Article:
If you asked each quarterback in the league which receiver they would want running a ‘go’ route with the game on the line, there’s a good chance Antonio Brown would be a popular answer, if not the consensus answer. Brown gets a ton of targets and deservedly so. Stats don’t show all the magic Brown works, but they do give a glimpse into just how productive he has been in crunch time. He was second in fourth quarter passer rating when targeted on contested targets, fifth in fourth quarter yards after catch per reception, third in fourth quarter targets – the list goes on, showing why Brown has been Ben Roethlisberger’s favorite target for years.
6. Nelson Agholor, Philadelphia Eagles: 129.3 WR rating
Agholor is a Super Bowl champion after two years of poor play that left spectators wondering if he was worthy of the all-too-commonly used title of a ‘bust.’ Those doubters are now silenced, as Agholor broke out in 2017 in multiple facets, with one of them being late-game heroics. On the first play of the fourth quarter in Week 6 against the Carolina Panthers, Carson Wentz threw a simple slant route to Agholor. With the Eagles up five points, Agholor took the throw and sped past defenders en route to a 24-yard touchdown that would end up being the game-winner. Four of his eight touchdowns came in the fourth quarter, and it wasn’t because Wentz and Nick Foles threw only to him in those moments. Alshon Jeffery finished with more fourth quarter targets, but he caught only 50 percent of them while Agholor had a 79.2-percent catch rate. Agholor has now cemented himself as a primary target for Wentz in 2018, especially when the game is on the line.
7. Sterling Shepard, New York Giants: 129.2 WR rating
The Giants’ season was objectively disappointing, but Shepard’s was seemingly promising. The second-year receiver certainly benefited from ‘garbage time’ during an abysmal 3-13 season for the Giants but he still produced at a high rate, accumulating nearly 300 yards and catching 18 of the 24 passes thrown his way in 4Q/OT. However, it was Shepard’s ability to make plays after the catch that made him so reliable late in the game. He averaged nine yards after the catch in the fourth quarter alone, and more than half his total yards in the quarter came after the catch.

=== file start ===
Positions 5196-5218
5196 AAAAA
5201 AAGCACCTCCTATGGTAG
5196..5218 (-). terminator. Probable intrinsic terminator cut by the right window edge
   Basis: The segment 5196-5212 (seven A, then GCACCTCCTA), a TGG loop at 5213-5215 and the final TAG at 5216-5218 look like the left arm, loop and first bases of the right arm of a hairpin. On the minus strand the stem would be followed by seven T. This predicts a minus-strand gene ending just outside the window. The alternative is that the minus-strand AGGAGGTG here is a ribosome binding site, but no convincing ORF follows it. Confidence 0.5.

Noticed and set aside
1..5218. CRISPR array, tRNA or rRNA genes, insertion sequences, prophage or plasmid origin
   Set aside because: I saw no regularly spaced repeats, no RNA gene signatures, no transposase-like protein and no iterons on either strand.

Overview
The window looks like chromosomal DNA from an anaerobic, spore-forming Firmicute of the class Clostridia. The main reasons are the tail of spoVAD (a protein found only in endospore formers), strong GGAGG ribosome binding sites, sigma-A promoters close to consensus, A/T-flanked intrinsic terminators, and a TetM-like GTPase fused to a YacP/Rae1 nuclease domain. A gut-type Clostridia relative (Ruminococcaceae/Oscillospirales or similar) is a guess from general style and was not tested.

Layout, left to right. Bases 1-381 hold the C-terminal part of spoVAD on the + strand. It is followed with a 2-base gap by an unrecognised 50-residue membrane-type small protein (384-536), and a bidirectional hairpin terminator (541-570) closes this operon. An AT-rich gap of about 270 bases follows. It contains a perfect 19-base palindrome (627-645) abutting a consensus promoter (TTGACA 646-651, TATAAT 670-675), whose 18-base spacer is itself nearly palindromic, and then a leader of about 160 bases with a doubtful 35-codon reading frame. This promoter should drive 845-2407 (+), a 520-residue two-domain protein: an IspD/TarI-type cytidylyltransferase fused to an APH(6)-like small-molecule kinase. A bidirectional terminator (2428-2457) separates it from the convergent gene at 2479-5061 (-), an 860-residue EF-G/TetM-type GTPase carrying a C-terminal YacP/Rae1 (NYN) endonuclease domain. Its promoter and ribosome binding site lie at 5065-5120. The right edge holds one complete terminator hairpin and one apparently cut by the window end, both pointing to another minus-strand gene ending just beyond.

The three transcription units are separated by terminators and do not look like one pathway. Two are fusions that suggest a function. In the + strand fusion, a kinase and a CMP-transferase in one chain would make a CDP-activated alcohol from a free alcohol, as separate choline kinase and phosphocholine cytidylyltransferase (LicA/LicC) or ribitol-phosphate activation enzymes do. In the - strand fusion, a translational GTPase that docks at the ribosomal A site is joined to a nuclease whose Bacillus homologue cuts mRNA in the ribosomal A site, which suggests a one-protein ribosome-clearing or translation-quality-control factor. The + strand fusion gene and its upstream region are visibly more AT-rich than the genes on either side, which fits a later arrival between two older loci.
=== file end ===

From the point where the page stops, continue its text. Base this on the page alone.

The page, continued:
8. Davante Adams, Green Bay Packers: 127.6 WR rating
It probably goes without saying, but there’s a good reason the Packers signed Adams to a lucrative contract extension. The young stud didn’t have as high of a catch rate as other receivers on this list and he didn’t produce as well as them after the catch, either. However, Adams finished eighth in passer rating when targeted throughout the year and is one of only two receivers to accomplish that feat as well make the crunch time list (Agholor being the other). The Packers are in good hands (literally) with Adams and Cobb (see below) as late-game options for Aaron Rodgers.
9. Randall Cobb, Green Bay Packers: 119.2 WR rating
20 receptions on 23 targets – Cobb was simply unstoppable when targeted in crunch time. Despite having only one touchdown to show for it, Cobb and his sticky fingers were a quarterback’s best friend in 2017. In Week 15 (an eventual 31-24 loss to the Panthers), the Packers entered the fourth quarter trailing by a touchdown with Rodgers back at the helm for the first time since Week 6. Cobb was subsequently targeted five times, hauling in four of those targets in an effort to lead his team back into the game. Rodgers clearly knows his who his go-to receiver is when the going gets tough.
10. Michael Thomas, New Orleans Saints: 119.0 WR rating
There are few PFF stats for wide receivers where you won’t find Thomas in the top 10 from a season ago. His production in 2017 was astounding – and that’s an understatement. In the fourth quarter alone, he caught 27 of his 35 targets and didn’t drop a single pass. He finished the year with a PFF grade of 93.0 and had two times the number of targets as the next-highest Saints receiver. Those targets paid off as Thomas also finished with the sixth-most first down conversions in the fourth quarter. NFC South defensive backs should be afraid (if they already aren’t) of how quickly Thomas is progressing into one of the NFL’s best receiving threats.